The mala, trengwa, in Tibetan is the rosary of the Buddhist, the object from which the monk (or even the lay practitioner) almost never separates, holding it in the hand or wrapped around the wrist.
The mala is first of all a utilitarian onjet: it serves as a tactile support for the recitation of mantras, at the same time as it is used to count them if one has set oneself to repeat a definite number.
The mala is composed of 108 strung pearls, which justifies its name, since it simply means "garland" (of pearls). The different components each contain a precise symbolic meaning: The big pearl (or Buddha's head) that closes the loop marks the knowledge of emptiness. The small cone that surmounts it is the mark of emptiness itself.
Our article explaining in detail the mala and the creative process available via this link
As a gemologist graduated from the Institut National de Gemmologie de Paris, all our stones are appraised and certified.
As Malakara, we make all our malas ourselves with scrupulous respect for tradition.
To view our entire catalogue of malas, please click on this link
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We assemble our malas on a traditional cord, a braid of 5 threads of the 5 colors of the 5 meditation Buddhas.
This mala is composed of 108 pearls made of sacred fig seeds (pipal, bodhi) marinated for several months in cinnabar. Each seed is set with silver 925 in its center
Buddha having attained enlightenment under a sacred fig tree, pipal seeds are the most traditional material for making malas. These seeds patinate and take on a beautiful shine over time called "porcelain layer". Our seeds come from Hainan Island known for growing and drying the best quality in the world. Be careful many sites and specialized stores name these seeds as lotus seeds by mistake.
Guru pearl representing Tibetan citipati and phurba finished in deer antlers entirely carved by a craftsman specializing in the carving and painting of netsukes in deer antlers.
The deer antler is of course harvested at the fall of these once a year in spring.
Pigments for painting are obtained thanks to minerals and crushed plants.
Grelot hunts ghost representing Pixiu the 9th son of the dragon (description below)
DZI, Tibetan sacred agate, protection to a band.
Buffalo horn skull
Total dimension of the mala 49cm
Rare and unique piece for collector
The Citipati (Sanskrit: चितिपति) were an ascetic couple meditating peacefully near a cemetery. In their deep state of meditation, they did not realize that a thief had crept up behind them. The thief beheaded them and threw their bodies into the mud, which led them to reach the next stage of ascetic practices, that is, their spirits rose and reached a higher level of knowledge. Furious at this act, the Citipati vowed to take revenge on this thief. They became the worst enemies of thieves and criminals and ruled over cemeteries in the form of a pair of skeletons. When they don't catch criminals passing by, they perform a ritual dance.
Their symbol is believed to represent both the eternal dance of death as well as perfect consciousness. They are invoked as wrathful deities, benevolent protectors of fierce appearance. The Citipati dance is commemorated twice a year in Tibet. Together these two male and female skeletal deities thus form a protective deity or dharmapala of Tibetan Tantric Buddhism and Vajrayana Buddhism of the Himalayas.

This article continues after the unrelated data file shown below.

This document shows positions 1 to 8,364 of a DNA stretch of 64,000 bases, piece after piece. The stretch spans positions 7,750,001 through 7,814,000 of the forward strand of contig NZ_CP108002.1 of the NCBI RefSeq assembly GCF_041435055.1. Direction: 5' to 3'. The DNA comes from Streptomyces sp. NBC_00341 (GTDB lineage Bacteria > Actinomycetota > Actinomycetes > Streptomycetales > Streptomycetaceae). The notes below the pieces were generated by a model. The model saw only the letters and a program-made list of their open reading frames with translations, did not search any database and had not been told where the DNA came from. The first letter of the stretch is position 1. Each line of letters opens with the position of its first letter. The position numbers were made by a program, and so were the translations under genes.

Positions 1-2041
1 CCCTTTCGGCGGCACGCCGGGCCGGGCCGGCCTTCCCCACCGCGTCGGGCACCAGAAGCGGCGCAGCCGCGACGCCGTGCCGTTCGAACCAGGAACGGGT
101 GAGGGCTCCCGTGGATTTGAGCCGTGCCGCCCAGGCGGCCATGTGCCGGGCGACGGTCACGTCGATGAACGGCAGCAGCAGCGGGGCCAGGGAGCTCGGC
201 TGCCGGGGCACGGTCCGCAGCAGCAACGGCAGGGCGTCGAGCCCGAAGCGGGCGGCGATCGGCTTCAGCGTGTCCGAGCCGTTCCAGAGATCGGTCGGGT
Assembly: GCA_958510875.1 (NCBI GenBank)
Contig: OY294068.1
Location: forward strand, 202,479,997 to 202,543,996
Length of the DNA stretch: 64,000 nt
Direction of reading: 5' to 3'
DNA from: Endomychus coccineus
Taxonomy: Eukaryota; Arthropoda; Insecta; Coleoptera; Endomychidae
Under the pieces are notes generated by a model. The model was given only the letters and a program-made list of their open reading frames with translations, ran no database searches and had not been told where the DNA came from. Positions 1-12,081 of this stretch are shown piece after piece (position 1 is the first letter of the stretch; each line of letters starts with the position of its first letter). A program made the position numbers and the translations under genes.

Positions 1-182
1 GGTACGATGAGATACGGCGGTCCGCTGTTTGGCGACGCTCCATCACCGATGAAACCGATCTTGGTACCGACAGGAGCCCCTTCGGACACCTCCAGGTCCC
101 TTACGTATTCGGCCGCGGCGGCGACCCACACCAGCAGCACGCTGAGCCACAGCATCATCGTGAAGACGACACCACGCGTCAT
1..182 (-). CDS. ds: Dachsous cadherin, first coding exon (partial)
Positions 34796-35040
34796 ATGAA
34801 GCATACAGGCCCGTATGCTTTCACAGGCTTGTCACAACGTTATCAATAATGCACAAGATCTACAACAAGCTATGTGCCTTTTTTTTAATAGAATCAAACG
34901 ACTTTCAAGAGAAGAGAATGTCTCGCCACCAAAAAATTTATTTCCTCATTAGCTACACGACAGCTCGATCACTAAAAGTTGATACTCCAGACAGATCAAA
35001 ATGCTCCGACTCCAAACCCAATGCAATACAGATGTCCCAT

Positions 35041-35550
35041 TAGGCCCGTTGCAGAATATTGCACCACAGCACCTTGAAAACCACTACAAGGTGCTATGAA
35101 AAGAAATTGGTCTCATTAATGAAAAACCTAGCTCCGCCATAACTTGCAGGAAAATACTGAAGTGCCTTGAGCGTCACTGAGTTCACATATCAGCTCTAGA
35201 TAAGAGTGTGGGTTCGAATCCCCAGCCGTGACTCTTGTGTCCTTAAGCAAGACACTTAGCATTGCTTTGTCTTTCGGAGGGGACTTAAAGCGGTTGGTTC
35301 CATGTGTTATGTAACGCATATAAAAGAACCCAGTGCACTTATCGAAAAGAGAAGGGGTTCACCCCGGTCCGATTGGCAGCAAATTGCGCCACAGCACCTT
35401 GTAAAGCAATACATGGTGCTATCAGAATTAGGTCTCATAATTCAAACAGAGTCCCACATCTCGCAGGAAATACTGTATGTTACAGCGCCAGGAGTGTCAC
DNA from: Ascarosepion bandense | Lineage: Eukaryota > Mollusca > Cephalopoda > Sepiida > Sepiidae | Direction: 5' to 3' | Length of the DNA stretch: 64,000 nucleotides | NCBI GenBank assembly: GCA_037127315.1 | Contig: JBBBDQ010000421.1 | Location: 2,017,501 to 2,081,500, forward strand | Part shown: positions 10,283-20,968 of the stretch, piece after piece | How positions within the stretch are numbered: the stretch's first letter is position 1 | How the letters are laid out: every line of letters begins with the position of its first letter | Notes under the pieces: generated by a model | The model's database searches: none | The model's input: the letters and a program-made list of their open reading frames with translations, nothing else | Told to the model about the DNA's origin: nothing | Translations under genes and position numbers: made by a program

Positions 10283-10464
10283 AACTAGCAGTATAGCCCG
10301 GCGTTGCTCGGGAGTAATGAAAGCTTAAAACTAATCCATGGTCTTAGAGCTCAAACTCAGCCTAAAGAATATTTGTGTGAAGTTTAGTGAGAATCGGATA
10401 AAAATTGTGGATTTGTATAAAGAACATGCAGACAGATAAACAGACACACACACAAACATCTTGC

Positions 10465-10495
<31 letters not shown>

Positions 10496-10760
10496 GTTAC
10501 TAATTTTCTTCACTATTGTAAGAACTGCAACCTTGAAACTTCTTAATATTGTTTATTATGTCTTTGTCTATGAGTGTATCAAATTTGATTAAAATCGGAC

This deity is often depicted in the form of masks or on Tibetan and Nepalese conch.
Citipati's skull mask is a reminder of the impermanence of life and the eternal cycle of life and death. Hanging this mask at home also helps protect yourself from violent death and theft.
The Phurba is a dagger to defeat demons. It was introduced into Tibetan Buddhism by Phadmasambhava and is a symbol of transmutation of negative forces.
Often made of stones, bones, or iron, the Phurba daggers of Tibetan Buddhist temples are easily recognizable by their triple-sided blade. Used in rituals to drive away unwanted spirits, the Phurba acts spiritually to immobilize demonic spirits and sometimes kill them in the hope that they will reincarnate in better places.
Each component of the Phurba has its own meaning. The blade of the dagger represents the method, with each of the three sides representing the three-spirit worlds. The tip reconciles all three to form a harmonious global axis. The triple-blade design is also intended to simultaneously transform the world's three poisons into positive energies. These poisons are ignorance, greed and aggression. Enemies of Buddhism who may require a lifetime to overcome in the quest for enlightenment. The blade is often seen as indestructible and lit with a fire to burn above hatred.
The handle of the Phurba represents wisdom and is often modeled as an eight-sided bulb with symmetrical knots at each end. There are various interpretations to the presence of these nodes. From the belief that Nirvana is locked inside, to the belief that the different sections of the nodes contain the paradises of several gods. Going as far as the desire for a formless form, representing being formless in the kingdom of Buddhas.
The top of the handle often displays a vajra or dorje in Tibetan, lightning destroying ignorance
In many illustrations, Phurba's dagger is depicted in a simple form, due to its small size. However, in its three-dimensional form, this tiny blade is most often depicted with many Buddhist symbols and demonstrates its focus on purging evil.